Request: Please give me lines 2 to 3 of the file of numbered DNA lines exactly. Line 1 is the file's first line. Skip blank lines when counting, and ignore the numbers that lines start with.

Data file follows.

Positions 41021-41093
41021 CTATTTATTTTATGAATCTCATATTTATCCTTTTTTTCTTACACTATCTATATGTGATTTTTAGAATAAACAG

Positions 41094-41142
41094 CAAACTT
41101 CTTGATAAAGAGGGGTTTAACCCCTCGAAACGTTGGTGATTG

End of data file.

41021 CTATTTATTTTATGAATCTCATATTTATCCTTTTTTTCTTACACTATCTATATGTGATTTTTAGAATAAACAG

Positions 41094-41142